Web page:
Regulatory changes are impacting operator options in terms of obtaining weather data and forecasts – at least in the realm of Part 135, 91K and 121 operations with N-registered aircraft. Operators in these categories must either use government sources or repackaged government weather data and forecasts or take specific steps to approve use of 3rd-party providers offering tailored weather data and forecasts. Below is an overview of what you should know:
1. Federal Aviation Administration regulatory changes have gone into effect
The Federal Aviation Administration (FAA) has published a change to volume 3, chapter 26, section 2 of the FAA Order 8900.1 Flight Standards Information Management System. Section 2 outlines Regulatory Sources of Aviation Weather and Aviation Weather Information Systems. Part 91K and 135 operations have to adhere to new Operation Specifications (Ops Specs) Standards concerning where they receive weather from, and how to gain approval/authorization in Section A010 Weather Information of your Ops Specs. This change mandates that operators either obtain weather from government sources or request and obtain specific approval to use non-government weather information sources. Only certain weather sources are approved Part 135 and 91K must use a source approved by the National Weather Service or a source approved by the FAA administrator. Automatically approved weather sources include North Atlantic Treaty Organization (NATO) military observations, any meteorological office operated by either International Civil Aviation Organization (ICAO) member states or members of the World Meteorological Organization (WMO). To use a Commercial Weather Information Provider (CWIP), you must set up an Enhanced Weather Information System (EWINS) at your location or be approved by AFS 200.
Part 135 and 121 operators are not required to list a CWIP if only purely repackaged weather information is being provided. In that case, the operator must verify that the weather provided is simply repackaged government source weather and forecasts. Also, keep in mind that even if the above is approved, the CWIP must verify that it’s obtaining original data from an approved weather source, such as the National Weather Service.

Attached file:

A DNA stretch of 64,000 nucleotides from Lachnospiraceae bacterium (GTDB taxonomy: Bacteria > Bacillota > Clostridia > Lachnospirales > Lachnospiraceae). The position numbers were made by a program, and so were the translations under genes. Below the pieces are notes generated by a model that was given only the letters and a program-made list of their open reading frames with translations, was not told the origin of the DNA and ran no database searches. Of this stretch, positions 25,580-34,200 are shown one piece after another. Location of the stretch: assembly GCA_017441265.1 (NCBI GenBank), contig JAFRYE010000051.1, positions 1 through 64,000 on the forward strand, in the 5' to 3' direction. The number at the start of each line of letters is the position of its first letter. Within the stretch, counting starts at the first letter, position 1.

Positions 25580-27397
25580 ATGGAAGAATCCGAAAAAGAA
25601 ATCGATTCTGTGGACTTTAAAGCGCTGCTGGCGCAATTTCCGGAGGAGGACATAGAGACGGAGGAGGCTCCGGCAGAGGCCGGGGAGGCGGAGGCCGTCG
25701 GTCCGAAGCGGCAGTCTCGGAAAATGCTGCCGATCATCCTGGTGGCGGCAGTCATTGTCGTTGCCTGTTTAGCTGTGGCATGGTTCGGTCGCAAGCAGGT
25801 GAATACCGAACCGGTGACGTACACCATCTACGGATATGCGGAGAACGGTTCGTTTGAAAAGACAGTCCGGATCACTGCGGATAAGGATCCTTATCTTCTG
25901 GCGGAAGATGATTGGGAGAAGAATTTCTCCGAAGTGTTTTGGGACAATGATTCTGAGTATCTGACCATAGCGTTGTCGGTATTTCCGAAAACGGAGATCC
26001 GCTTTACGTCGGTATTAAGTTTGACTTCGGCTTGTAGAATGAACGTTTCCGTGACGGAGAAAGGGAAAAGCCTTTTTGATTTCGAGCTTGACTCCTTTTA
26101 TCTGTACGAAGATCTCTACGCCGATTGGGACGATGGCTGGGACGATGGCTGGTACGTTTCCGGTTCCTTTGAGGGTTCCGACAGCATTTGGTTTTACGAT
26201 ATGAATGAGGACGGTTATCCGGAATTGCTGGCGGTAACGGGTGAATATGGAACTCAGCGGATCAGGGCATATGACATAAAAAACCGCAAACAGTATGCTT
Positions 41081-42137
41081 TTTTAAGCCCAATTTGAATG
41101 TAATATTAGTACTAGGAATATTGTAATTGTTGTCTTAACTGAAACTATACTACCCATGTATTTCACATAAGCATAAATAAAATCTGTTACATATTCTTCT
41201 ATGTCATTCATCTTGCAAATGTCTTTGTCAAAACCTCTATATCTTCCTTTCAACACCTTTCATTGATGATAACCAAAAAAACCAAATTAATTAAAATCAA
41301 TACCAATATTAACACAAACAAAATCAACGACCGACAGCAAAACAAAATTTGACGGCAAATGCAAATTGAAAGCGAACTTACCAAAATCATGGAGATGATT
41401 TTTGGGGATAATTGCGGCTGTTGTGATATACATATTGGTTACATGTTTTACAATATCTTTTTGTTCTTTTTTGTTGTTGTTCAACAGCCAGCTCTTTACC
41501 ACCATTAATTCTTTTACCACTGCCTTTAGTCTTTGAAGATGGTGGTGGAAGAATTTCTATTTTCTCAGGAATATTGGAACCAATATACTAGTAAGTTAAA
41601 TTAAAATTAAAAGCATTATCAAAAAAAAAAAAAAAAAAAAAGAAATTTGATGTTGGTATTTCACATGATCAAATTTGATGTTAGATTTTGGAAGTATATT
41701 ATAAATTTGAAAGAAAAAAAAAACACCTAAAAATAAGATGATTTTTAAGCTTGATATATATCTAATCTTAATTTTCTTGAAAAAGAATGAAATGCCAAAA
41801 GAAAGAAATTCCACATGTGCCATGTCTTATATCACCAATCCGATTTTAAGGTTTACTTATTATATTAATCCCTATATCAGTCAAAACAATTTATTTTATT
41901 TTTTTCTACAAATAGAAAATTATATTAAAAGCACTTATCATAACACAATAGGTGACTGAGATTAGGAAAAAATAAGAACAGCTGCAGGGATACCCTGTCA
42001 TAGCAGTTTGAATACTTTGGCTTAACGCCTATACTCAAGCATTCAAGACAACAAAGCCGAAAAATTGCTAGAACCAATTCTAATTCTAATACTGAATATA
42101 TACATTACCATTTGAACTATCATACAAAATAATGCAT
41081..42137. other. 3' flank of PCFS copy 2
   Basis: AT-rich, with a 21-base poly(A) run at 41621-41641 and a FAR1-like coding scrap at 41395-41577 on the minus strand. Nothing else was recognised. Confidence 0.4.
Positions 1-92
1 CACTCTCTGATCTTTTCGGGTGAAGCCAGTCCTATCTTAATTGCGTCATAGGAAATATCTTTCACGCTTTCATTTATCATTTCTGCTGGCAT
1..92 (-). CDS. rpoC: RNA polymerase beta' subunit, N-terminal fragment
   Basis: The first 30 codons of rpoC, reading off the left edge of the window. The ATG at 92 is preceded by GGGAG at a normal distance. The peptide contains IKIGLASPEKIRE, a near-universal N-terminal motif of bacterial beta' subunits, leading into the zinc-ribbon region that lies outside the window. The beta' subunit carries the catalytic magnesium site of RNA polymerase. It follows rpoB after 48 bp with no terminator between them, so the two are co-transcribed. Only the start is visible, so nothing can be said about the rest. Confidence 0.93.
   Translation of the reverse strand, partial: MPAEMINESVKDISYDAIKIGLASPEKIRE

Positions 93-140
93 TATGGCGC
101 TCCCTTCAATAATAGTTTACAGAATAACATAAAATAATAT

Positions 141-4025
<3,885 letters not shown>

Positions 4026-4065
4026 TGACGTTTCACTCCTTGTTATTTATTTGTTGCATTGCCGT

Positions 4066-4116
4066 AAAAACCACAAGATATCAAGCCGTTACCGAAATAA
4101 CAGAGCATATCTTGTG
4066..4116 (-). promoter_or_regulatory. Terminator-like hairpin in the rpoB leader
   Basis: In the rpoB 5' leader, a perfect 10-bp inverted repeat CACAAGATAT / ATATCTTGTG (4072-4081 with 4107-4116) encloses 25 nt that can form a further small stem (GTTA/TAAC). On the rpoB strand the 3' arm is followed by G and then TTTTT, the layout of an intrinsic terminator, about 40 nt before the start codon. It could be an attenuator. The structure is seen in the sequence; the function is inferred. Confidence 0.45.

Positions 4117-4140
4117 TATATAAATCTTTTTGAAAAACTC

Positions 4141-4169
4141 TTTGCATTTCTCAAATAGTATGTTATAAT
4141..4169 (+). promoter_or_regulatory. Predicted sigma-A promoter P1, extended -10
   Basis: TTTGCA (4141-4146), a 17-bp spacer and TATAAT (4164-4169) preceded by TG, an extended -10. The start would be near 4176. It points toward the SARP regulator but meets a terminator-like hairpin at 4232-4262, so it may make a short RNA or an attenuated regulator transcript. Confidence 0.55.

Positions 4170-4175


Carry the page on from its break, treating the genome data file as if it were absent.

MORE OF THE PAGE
2. These regulatory changes do not impact all operators
They only affect Part 135, 91K and 121 operations of N-registered aircraft.
3. Approval is needed to use tailored/customized commercial weather forecasts
Some CWIPs create their own METARs, Terminal Aerodrome Forecasts (TAFs) and weather charts, etc. Approval is necessary for creation of TAFs and weather charts. In order to have your CWIP create forecasts for TAFs and weather charts, approval must be obtained, and that must be added to the Ops Specs of the flight department. The time needed to process completion of such steps depends on each Flight Standards District Office (FSDO).
4. Know your best weather options
Using a CWIP that creates their own TAFs and weather charts and provides meteorologist consultations provides added value service for operators. Such additional services go well beyond just providing repackaged government source weather data and forecasts. A more customized/tailored approach to weather and weather forecasts is particularly important for operators traveling to airports that don’t have TAFs. Also, as many government weather sources are not up and running 24 hours, you may not have access to TAF updates at certain locations during certain hours.
5. Commercial weather providers offer many advantages
Obtaining consultations from meteorologists with experience in the field allows crew to obtain a better picture for the weather they’ll encounter en route and at destinations. This allows crew to make more informed decisions as to whether to proceed or not.
It’s best to speak with your Principal Operations Inspector (POI) to gain more clarity on how to proceed with regulatory changes that are now taking effect in terms of approved weather sources and services. If your POI requires certain information, ensure that you obtain it from your CWIP.
If you have any questions about this article or need assistance complying with these new regulations, contact me at email@example.com.
Category : Best Practice
About Mark Christensen
Mark Christensen is the Flight Planning Quality Manager for Universal Weather and Aviation, Inc. An FAA licensed aircraft dispatcher, Mark has more than 20 years of experience in aircraft operations and aviation training. His experience includes coordinating aircraft operations as a Senior Meteorologist and managing the training for the Meteorology and Flight Planning departments at Universal. He previously served as a Senior Meteorologist and as an on-the-job training supervisor in the U.S. Air Force.
Mark can be reached at firstname.lastname@example.org.
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